Building an Electronic Design Automation (EDA) tool using Tcl/Tk and object oriented programming.

John Hughes

This paper discusses how a powerful debugging, and design analysis, tool was created in the Design-For-Test (DFT) division at Mentor Graphics Corp. This tool is called DFTVisualizer and is a quantum leap forward from the old environment. The old environment will be covered briefly for comparison purposes.

This paper will describe the reasons why Tcl/Tk was chosen and how the Tcl code interacts with the C/C++ "kernel" code. It will also cover the object oriented techniques used to build the tool and the various packages used in the implementation.


DFTVisualizer is a new application within the Mentor Graphics DFT tool suite that seeks to improve user productivity. The overall goal is to have a simple, easy and clear process to debug problems in the customer design and to present circuit data in any easy to analyze format. DFTVisualizer is not a stand alone tool, but works in conjunction with the ATPG tools produced by the DFT Division.

The old tool, called DFTInsight, only contained features for debugging design problems and all data analysis was done by looking at textual reports. DFTVisualizer contains multiple windows that allow the user to debug, analyze, navigate, and view the details of their chip design.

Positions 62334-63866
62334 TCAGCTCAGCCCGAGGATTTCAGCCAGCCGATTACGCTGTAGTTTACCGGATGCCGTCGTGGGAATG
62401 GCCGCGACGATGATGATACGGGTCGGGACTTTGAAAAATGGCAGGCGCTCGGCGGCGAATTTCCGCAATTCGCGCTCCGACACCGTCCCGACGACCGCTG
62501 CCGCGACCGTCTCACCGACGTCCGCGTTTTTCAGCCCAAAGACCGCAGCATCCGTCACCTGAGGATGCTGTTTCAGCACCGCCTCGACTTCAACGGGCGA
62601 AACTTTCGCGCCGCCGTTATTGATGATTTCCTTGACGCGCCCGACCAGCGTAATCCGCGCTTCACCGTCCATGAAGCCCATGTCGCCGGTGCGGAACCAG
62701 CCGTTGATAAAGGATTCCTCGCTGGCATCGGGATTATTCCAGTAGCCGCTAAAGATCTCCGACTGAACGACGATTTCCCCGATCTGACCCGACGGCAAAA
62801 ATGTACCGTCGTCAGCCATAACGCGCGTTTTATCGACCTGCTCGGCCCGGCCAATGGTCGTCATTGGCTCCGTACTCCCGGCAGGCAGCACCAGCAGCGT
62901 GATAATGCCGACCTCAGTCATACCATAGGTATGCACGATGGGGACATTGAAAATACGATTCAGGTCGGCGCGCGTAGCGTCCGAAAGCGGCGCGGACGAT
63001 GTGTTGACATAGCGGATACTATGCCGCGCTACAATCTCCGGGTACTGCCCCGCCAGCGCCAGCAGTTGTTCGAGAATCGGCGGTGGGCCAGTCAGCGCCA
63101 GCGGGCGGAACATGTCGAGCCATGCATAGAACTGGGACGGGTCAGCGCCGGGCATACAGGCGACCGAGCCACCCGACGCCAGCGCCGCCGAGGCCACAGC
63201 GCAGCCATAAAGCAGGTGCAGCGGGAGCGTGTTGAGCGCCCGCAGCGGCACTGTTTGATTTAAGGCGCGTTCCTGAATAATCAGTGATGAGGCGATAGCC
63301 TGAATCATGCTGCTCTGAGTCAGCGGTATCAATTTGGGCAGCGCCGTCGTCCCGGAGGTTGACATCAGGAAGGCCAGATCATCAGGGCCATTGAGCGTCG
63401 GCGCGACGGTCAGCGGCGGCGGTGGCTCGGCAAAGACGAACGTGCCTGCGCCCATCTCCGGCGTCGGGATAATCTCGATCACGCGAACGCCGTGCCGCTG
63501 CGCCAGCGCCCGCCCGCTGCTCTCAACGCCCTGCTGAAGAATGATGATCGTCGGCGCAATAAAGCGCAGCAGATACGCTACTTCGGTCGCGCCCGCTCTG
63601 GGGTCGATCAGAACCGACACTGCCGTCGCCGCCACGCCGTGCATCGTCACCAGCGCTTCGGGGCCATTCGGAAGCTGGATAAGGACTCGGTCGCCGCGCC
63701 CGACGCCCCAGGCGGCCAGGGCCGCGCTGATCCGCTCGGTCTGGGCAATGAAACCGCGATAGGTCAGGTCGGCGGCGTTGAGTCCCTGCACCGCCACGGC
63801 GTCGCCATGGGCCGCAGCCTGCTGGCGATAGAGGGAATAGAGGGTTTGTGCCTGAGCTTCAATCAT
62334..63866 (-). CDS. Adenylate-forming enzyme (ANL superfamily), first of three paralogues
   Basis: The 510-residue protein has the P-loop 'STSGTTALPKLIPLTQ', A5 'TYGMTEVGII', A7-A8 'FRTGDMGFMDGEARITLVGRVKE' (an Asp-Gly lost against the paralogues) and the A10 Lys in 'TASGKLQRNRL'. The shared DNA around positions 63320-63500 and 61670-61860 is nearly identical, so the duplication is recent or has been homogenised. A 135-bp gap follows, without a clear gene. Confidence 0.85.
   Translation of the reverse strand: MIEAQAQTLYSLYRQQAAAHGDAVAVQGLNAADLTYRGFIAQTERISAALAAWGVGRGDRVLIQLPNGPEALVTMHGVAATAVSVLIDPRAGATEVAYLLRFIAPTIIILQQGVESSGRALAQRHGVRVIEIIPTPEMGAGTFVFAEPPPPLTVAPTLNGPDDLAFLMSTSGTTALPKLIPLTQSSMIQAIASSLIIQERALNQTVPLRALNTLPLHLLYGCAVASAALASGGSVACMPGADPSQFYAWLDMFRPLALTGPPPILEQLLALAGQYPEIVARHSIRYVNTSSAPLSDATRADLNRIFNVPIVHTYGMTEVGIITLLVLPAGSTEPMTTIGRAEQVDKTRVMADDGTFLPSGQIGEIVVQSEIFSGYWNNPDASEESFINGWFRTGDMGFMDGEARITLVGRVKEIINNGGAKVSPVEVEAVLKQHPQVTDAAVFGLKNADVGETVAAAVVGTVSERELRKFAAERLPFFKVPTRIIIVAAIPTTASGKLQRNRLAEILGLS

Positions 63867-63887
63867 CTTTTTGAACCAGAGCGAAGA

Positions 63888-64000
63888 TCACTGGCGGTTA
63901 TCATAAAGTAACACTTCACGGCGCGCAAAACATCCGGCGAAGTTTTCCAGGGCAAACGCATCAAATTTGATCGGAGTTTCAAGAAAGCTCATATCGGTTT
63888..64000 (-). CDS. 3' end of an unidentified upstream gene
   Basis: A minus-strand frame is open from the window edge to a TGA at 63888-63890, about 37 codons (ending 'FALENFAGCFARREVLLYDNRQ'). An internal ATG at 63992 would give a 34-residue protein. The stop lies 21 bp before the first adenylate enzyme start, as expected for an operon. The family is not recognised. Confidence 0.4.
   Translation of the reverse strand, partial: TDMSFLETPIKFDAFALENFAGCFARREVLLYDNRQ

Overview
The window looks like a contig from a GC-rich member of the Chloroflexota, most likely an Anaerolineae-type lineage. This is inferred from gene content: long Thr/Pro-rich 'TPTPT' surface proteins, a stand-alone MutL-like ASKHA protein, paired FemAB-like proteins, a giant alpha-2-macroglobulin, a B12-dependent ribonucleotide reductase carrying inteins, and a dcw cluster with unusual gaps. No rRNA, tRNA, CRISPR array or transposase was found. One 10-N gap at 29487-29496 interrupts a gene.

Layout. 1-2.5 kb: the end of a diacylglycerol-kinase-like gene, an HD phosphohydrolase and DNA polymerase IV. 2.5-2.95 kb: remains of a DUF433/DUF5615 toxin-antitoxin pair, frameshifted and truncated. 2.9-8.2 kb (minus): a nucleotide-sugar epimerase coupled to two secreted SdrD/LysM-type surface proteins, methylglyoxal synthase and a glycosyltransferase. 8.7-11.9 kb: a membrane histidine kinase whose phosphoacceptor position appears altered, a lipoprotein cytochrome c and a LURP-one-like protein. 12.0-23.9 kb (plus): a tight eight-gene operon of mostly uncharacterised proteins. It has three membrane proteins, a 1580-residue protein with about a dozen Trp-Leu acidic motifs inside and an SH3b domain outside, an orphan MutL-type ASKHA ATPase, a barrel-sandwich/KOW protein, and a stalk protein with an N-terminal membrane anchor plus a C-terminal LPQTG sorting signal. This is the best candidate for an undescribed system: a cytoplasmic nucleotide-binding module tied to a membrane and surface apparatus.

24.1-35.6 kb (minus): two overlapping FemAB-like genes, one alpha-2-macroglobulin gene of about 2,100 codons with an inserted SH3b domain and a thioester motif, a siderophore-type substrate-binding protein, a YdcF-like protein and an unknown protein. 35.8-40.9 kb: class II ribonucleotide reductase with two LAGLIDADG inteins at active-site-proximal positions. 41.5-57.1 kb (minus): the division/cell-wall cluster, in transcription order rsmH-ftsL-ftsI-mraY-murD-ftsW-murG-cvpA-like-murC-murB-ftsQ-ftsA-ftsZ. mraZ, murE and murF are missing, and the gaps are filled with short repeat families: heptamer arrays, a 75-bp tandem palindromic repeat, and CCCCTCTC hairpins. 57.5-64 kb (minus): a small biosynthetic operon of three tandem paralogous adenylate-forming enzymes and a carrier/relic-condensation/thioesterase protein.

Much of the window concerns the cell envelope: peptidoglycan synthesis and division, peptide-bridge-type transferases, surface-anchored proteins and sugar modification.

The multiple windows are contained inside a parent window, or framework, that prevents window explosion on the desktop. The framework uses the MTI Panemanager Widget that was presented at the 2005 Tcl/Tk conference. This widget allows opening/closing of child windows, rearranging of windows, and docking/undocking of the child windows. Drag-n-drop capability between the various windows was also added.

Since a framework containing "child" windows was built, incrTcl was used to build a child window class that is used to implement standard features for all windows, like cross selection and drag-n-drop. A class was created for the framework that manages communication between the windows and the C code in the kernel of the ATPG tool. I will present much of the design of these classes and how they help meet our goal of an easy to use tool.